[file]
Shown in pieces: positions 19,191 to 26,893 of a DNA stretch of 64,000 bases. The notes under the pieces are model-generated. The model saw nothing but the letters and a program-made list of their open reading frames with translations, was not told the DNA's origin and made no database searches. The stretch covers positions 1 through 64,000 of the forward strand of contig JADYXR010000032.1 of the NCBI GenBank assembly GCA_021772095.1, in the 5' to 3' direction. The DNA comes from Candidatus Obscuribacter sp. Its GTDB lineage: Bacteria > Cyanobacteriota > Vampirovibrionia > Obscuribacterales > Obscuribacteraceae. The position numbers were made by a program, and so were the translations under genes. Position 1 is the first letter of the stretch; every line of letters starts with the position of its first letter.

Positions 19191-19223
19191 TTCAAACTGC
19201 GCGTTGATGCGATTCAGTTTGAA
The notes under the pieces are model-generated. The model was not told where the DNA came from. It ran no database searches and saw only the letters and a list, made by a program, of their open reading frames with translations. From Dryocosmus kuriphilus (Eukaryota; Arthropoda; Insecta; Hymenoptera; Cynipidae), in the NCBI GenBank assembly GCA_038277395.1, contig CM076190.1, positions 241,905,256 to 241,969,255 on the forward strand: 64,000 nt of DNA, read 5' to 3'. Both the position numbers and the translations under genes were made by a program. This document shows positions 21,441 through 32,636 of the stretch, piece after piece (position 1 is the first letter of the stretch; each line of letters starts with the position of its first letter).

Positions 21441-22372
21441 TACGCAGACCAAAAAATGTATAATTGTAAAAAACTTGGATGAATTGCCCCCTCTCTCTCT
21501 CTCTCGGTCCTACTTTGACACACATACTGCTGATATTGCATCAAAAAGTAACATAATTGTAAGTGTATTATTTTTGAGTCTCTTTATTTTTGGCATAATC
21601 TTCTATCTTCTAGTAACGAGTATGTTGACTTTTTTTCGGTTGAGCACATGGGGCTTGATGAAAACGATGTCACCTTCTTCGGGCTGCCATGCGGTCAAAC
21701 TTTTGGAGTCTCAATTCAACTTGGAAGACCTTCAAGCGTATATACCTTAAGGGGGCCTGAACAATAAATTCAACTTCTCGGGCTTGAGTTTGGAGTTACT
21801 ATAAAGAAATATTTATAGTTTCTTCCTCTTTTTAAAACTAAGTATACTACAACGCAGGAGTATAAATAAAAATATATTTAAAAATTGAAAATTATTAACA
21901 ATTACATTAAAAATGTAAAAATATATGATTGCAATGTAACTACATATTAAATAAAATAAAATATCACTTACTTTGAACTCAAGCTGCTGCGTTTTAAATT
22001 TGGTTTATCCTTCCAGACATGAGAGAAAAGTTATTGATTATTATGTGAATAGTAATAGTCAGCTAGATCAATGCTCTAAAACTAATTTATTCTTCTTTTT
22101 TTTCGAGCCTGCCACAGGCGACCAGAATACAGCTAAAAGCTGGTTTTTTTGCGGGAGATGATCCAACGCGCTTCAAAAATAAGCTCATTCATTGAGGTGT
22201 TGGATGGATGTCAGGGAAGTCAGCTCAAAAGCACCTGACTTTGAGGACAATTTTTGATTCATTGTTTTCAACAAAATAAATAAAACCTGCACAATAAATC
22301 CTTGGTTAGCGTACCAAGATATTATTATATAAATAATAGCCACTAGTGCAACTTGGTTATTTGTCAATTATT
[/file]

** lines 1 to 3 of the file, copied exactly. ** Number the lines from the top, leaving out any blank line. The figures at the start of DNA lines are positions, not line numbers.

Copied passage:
Shown in pieces: positions 19,191 to 26,893 of a DNA stretch of 64,000 bases. The notes under the pieces are model-generated. The model saw nothing but the letters and a program-made list of their open reading frames with translations, was not told the DNA's origin and made no database searches. The stretch covers positions 1 through 64,000 of the forward strand of contig JADYXR010000032.1 of the NCBI GenBank assembly GCA_021772095.1, in the 5' to 3' direction. The DNA comes from Candidatus Obscuribacter sp. Its GTDB lineage: Bacteria > Cyanobacteriota > Vampirovibrionia > Obscuribacterales > Obscuribacteraceae. The position numbers were made by a program, and so were the translations under genes. Position 1 is the first letter of the stretch; every line of letters starts with the position of its first letter.

Positions 19191-19223
19191 TTCAAACTGC